My upper right molar tooth has a large filling in it. The tooth is so sensitive to cold and air. Last Wednesday, my dentist used a tool to blow air on the tooth to see if it hurt or was sensitive; it was. Afterward, my dentist applied a desensitizing gel to the tooth and said the sensitivity should decrease. Is that it—five minutes of blowing air on a tooth without figuring out what’s wrong? What could be causing the sensitivity? Kyle from AZ
Sometimes sensitivity in a tooth is easy to diagnose. At other times, it is more complicated. Your dentist performed a standard test to determine the areas of discomfort.
Air Test for Tooth Sensitivity
A dentist might blow air on a tooth to determine if any portion is unprotected and sensitive. A desensitizing bonding agent will coat and protect the tooth.
What Causes a Tooth to Be Sensitive to Cold?
The cause of cold sensitivity in a tooth depends on the pain you are feeling and the tooth’s condition.
Type of pain
- Pain that goes away quickly – The tooth pulp (the living tissue inside the tooth) or nerves are irritated but could heal.
- Lingering pain – Tooth pulp or nerve irritation will not heal. Your dentist can complete a root canal treatment to remove the infected pulp and nerves.
- Established filling – Any space between the edges of a dental filling and your tooth allows bacteria inside. Tooth decay beneath the filling will cause pain and sensitivity to cold.
- New filling – Sensitivity immediately after getting a new silver or composite filling is normal. However, if sensitivity begins later, bacteria from the previously decayed tooth can infect the pulp (the living tissue inside) and irritate your tooth. You may need root canal treatment to resolve it.
- Wisdom tooth extraction – Sometimes, the adjacent tooth’s root is exposed and becomes sensitive during wisdom tooth extraction. Toothpaste for sensitive teeth often resolves the issue. According to the American Dental Association, it takes several applications before desensitizing toothpaste relieves symptoms. Otherwise, your dentist can apply a desensitizing agent to the tooth.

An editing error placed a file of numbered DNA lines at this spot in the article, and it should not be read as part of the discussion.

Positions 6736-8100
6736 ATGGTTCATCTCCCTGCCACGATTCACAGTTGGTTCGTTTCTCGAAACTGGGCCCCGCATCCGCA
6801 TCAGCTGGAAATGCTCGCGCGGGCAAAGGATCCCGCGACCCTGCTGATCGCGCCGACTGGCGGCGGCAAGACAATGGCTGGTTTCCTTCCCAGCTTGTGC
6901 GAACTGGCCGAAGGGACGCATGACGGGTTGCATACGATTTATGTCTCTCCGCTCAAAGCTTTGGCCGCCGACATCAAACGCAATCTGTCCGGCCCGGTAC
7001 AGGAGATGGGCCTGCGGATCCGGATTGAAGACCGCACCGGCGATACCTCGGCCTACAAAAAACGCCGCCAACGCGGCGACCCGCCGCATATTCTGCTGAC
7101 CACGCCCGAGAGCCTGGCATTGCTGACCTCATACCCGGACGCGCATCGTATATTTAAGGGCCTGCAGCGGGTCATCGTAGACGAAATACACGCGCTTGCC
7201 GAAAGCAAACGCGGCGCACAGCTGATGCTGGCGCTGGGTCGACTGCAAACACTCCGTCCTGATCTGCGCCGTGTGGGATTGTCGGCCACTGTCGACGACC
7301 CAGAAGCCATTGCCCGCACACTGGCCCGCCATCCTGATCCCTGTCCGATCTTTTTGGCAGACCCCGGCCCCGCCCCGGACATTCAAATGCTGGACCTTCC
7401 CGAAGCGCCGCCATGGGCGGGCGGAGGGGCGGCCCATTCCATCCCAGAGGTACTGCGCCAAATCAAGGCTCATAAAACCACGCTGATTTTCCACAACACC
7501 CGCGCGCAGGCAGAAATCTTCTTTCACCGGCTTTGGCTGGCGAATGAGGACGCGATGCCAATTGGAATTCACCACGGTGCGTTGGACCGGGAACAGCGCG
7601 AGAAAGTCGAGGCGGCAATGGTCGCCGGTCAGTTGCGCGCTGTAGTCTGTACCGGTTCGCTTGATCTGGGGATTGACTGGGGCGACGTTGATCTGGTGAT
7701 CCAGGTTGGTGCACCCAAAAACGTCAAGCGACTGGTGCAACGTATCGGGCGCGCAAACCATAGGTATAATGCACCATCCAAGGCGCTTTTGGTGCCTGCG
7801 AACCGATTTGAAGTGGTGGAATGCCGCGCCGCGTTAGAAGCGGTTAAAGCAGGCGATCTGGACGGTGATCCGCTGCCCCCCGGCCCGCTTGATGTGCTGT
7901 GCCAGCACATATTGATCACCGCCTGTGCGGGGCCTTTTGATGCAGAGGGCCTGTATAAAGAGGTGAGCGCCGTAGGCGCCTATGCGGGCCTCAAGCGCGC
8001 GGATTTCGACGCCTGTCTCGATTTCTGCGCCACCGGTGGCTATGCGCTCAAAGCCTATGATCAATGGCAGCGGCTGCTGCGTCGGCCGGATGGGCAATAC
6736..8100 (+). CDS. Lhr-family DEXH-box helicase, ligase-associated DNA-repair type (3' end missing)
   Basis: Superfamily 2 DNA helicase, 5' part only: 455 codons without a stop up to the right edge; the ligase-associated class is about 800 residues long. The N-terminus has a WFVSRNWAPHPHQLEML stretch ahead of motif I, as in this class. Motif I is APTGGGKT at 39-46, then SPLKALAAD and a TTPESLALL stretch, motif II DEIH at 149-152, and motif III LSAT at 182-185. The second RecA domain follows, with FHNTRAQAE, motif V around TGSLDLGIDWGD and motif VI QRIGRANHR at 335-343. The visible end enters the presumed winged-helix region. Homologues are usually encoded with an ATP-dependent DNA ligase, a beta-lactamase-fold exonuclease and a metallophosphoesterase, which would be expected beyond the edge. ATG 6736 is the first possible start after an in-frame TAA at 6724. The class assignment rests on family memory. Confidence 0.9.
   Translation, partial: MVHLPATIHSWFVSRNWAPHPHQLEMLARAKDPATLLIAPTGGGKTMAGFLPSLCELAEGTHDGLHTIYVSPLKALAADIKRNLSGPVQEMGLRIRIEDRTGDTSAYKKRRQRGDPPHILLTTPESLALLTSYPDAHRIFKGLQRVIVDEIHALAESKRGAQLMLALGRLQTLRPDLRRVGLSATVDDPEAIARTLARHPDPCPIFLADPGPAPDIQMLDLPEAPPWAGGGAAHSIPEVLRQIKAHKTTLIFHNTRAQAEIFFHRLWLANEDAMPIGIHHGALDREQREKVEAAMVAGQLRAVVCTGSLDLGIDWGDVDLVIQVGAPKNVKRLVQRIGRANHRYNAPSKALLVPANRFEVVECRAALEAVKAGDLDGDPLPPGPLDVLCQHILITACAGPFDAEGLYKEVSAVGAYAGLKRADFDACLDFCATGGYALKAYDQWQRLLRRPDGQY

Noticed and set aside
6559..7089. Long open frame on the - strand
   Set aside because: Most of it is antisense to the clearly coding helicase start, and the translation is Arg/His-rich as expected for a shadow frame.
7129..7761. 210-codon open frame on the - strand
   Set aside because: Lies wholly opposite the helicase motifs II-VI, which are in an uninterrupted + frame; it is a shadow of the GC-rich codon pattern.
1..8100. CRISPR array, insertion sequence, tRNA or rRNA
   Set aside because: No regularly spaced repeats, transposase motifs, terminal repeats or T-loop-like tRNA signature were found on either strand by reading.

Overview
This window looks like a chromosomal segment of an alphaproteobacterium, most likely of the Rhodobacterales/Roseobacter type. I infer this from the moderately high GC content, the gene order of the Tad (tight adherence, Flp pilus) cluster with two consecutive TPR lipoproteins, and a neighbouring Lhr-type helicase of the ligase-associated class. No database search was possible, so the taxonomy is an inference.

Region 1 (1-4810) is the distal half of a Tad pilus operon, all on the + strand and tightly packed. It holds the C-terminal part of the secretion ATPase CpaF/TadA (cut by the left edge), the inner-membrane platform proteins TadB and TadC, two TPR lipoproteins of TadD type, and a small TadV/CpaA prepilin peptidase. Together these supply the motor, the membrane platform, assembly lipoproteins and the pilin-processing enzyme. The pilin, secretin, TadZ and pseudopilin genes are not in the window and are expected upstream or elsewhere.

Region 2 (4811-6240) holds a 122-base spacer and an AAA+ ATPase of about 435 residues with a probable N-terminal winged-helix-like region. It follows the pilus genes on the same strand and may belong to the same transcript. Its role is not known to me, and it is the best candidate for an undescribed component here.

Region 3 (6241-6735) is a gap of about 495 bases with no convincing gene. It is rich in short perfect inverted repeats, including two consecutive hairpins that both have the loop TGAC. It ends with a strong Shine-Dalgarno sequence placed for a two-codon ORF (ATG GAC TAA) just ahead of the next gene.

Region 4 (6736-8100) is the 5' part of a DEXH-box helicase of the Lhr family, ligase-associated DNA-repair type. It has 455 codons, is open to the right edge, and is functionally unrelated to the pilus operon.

- Tooth decay – Decay or infection can irritate tooth pulp, causing sensitivity to cold or heat.
- Fracture – A fracture can irritate tooth nerves and increase sensitivity to cold. If you leave the tooth untreated, pulp damage can become irreversible, requiring root canal treatment and a dental crown. A severe fracture can make the tooth unsavable, requiring a dental implant.
- Gum recession – If your gums pull away from your teeth, exposed tooth roots can be sensitive to cold or heat. Desensitizing toothpaste may help, or your dentist may recommend a gum grafting procedure to cover the exposed roots and reduce sensitivity.
- Worn tooth enamel – Dentin (the layer beneath the enamel) is exposed when tooth enamel wears down. Without protection from tooth enamel, heat, and cold can enter the dentin and stimulate tooth nerves. Dentin contains small tubes that lead to tooth nerves.
You can ask your dentist to identify the cause of your tooth sensitivity or see a skilled cosmetic dentist for a second opinion.
Beverly Hills accredited fellow of cosmetic dentistry Dr. Brian LeSage sponsors this post.